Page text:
In this week’s Killer Nashville blog, author Carmen Amato shares her insights in structuring a movie deal that she can live with. While this is an individual decision, it is a path well-worth thinking about: what can you live with? Hollywood is notorious for making deals… in favor of Hollywood. Here are a few things to consider as you troll the dark waters of Tinseltown.
Happy Reading! And until next time, read like someone is burning the books!
7 Tips for Negotiating Your Mystery Movie Deal
By Carmen Amato
As an author, you own ideas. Stories are your final products.
If you sign a contract with a publisher or distributor, in effect, they are investing in your final product. If you sign a contract with a screenwriter or movie studio, they aren’t an investor so much as the owner of a separate work of art based on it.
This is an important difference. The trick is to become an investor in their final product.
When I began the Emilia Cruz mystery series, I knew it would translate well to film. Emilia is the first and only female police detective in Acapulco, taking on Mexico’s notorious drug cartels as well as the country’s culture of machismo. Set in an iconic location, the Emilia Cruz series is a multi-ethnic drama, with plenty of intrigue and action. Think Hawaii 5-0 meets House of Cards.
Given all that, I wasn’t surprised to receive queries about buying film rights after the third book was published. But I was surprised by what I learned along the way to a signed deal:
Separate but equal: A screenplay for a film or series based on an author’s book is a separate and new entertainment product. That owner (screenwriter, studio, director, etc.) is responsible for its final form and bringing it to viewers. The contract is the vehicle for defining the relationship between the originator (you, the author) and the film owner.
Due diligence: Research about those seeking rights to the Emilia Cruz series yielded critical information. One prominent director only made Spanish-language films. Another studio had a strong record of documentaries, but not drama. I ultimately signed with screenwriter and director Emily Skopov, best known for her work on Xena, Warrior Princess.
Ask, but be realistic: Ask for what you want in the contract negotiation, but unless you have significant influence in the film industry, don’t expect casting or final script approval. Some areas to negotiate include source credit, production role, and rating. Do you care if your novel ends up as an XXX adult film?
Skin in the game: My research also showed that many authors give away film rights in return for “exploratory” efforts by a movie studio. That’s a real gamble, in my view. Not only did I feel that I should be paid for the film rights, but I wanted the buyer to want to be incentivized to move ahead on the project and get their investment back.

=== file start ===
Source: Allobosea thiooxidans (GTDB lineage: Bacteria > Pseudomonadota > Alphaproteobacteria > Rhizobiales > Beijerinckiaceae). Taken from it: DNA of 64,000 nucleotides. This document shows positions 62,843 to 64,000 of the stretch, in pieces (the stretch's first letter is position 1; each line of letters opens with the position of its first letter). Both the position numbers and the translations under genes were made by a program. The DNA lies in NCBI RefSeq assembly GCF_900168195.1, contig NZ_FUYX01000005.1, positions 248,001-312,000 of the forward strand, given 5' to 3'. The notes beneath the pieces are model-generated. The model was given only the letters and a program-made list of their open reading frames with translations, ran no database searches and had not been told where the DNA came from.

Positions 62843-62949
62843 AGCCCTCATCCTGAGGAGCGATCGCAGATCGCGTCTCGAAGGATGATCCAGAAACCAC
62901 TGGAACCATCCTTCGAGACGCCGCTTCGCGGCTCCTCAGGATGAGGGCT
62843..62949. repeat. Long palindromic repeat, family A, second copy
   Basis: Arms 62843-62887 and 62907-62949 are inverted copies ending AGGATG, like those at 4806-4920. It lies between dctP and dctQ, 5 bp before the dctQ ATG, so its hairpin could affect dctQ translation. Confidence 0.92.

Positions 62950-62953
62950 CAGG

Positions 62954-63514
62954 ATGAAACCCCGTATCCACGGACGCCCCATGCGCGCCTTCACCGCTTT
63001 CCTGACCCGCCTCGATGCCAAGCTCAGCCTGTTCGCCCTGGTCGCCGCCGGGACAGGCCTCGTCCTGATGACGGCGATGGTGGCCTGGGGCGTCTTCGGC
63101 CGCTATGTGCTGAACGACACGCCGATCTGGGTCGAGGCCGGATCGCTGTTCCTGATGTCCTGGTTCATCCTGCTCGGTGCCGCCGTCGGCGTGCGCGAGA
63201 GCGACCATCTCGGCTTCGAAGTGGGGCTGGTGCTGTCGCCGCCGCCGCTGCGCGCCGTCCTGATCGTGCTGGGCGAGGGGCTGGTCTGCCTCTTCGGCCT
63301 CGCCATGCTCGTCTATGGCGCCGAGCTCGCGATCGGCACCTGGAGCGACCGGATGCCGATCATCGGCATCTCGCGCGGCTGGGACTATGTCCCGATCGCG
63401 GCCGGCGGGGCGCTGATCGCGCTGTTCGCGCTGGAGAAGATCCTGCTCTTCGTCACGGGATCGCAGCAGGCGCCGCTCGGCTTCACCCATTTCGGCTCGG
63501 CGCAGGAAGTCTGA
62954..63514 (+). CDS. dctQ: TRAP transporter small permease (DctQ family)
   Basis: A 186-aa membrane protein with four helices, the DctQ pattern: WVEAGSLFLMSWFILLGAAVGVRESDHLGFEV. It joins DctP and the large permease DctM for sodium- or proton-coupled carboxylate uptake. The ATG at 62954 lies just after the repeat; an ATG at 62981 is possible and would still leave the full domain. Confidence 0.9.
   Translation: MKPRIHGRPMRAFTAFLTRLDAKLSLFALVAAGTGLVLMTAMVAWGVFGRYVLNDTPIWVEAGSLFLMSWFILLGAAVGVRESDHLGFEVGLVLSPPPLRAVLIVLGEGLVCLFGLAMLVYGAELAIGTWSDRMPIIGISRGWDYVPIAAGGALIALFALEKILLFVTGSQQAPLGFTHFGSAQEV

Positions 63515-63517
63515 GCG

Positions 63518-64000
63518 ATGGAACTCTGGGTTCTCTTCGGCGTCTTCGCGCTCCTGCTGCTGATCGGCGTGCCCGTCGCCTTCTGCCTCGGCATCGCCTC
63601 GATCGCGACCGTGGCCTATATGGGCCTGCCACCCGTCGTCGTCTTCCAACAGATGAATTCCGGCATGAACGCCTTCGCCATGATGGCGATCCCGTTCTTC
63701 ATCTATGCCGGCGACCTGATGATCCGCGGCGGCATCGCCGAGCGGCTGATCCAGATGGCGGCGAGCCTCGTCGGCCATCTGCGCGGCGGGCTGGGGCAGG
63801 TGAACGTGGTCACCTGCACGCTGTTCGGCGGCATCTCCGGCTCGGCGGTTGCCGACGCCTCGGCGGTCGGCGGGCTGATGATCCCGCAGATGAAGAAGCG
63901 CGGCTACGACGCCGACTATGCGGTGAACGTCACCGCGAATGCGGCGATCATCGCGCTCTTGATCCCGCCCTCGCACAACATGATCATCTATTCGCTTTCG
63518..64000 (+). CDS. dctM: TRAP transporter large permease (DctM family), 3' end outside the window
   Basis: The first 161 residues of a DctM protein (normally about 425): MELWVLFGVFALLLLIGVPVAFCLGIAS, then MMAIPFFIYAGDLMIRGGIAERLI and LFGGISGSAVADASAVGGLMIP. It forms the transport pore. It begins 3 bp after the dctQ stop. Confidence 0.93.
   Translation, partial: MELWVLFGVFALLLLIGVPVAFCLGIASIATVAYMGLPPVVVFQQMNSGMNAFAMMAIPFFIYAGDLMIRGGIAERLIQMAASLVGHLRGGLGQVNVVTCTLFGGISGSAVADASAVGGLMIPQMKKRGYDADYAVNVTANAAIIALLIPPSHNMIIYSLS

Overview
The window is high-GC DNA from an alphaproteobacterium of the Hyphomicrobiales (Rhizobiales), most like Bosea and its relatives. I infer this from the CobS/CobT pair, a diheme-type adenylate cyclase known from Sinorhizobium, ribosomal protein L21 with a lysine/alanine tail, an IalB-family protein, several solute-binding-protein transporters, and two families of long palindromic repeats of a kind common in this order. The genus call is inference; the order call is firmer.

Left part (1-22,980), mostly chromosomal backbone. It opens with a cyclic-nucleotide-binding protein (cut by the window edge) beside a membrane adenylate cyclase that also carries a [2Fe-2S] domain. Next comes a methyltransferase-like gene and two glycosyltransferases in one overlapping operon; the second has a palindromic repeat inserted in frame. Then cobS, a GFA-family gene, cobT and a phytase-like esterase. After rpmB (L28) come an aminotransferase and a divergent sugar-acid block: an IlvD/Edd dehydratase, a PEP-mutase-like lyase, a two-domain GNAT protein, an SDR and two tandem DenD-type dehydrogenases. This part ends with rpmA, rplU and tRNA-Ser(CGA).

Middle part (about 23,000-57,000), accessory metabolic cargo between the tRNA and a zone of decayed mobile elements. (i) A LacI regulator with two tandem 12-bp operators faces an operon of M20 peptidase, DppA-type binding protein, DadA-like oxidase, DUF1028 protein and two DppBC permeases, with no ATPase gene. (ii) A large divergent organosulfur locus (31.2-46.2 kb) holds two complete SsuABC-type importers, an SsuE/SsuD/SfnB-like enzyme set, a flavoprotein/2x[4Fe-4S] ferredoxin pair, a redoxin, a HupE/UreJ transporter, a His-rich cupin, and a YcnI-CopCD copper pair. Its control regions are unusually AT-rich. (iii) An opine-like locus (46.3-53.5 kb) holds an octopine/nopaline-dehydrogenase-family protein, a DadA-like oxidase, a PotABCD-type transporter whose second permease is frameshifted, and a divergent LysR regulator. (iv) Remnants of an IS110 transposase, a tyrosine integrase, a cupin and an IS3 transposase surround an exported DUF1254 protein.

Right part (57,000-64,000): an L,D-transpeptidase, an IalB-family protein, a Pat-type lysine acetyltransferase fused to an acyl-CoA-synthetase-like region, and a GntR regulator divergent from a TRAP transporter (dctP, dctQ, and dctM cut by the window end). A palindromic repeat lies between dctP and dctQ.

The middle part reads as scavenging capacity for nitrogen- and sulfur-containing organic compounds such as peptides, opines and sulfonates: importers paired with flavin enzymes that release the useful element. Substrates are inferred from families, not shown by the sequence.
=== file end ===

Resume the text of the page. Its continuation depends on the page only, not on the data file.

Own what you sell: Does anyone else in your publishing food chain (publisher, agent, foreign rights distributer, etc.) hold rights to your story? On the flip side, are you selling more than you intend? In my case, I held all the rights and ensured the contract did not give away rights to characters, future distribution, or franchise rights. Yes, the Emilia Cruz lunchbox could happen.
The everlasting story: You need an exit strategy to avoid tying up your rights forever. In the final contract I signed, there is a cascading timeline that allows the contract to expire within a certain time frame if no progress on a film has been made.
Wilderness guide: A good intellectual property rights lawyer is your essential guide. Expect to pay 20% of the amount you receive, or a flat hourly rate. Yes, it will put a dent in your wallet, but the potential for mistakes with long-term impact is much less.
Ready for Hollywood? Be a realistic and informed negotiator at the onset of any film rights discussion. Don’t do it just for the money, but for your author brand and momentum for your next project. For the investment of a lifetime.
Not to mention that lunchbox.
In addition to romantic suspense novels The Hidden Light of Mexico City and Awakening Macbeth, Carmen Amato is the author of the Emilia Cruz mystery series set in Acapulco, including Cliff Diver, Hat Dance, Diablo Nights, and the collection of short stories Made in Acapulco. Originally from New York, Carmen’s experiences living in Mexico and Central America drive the authenticity and drama of her writing. Visit her website at carmenamato.net for a free copy of The Beast, the first Emilia Cruz story, and follow her on Twitter @CarmenConnects.
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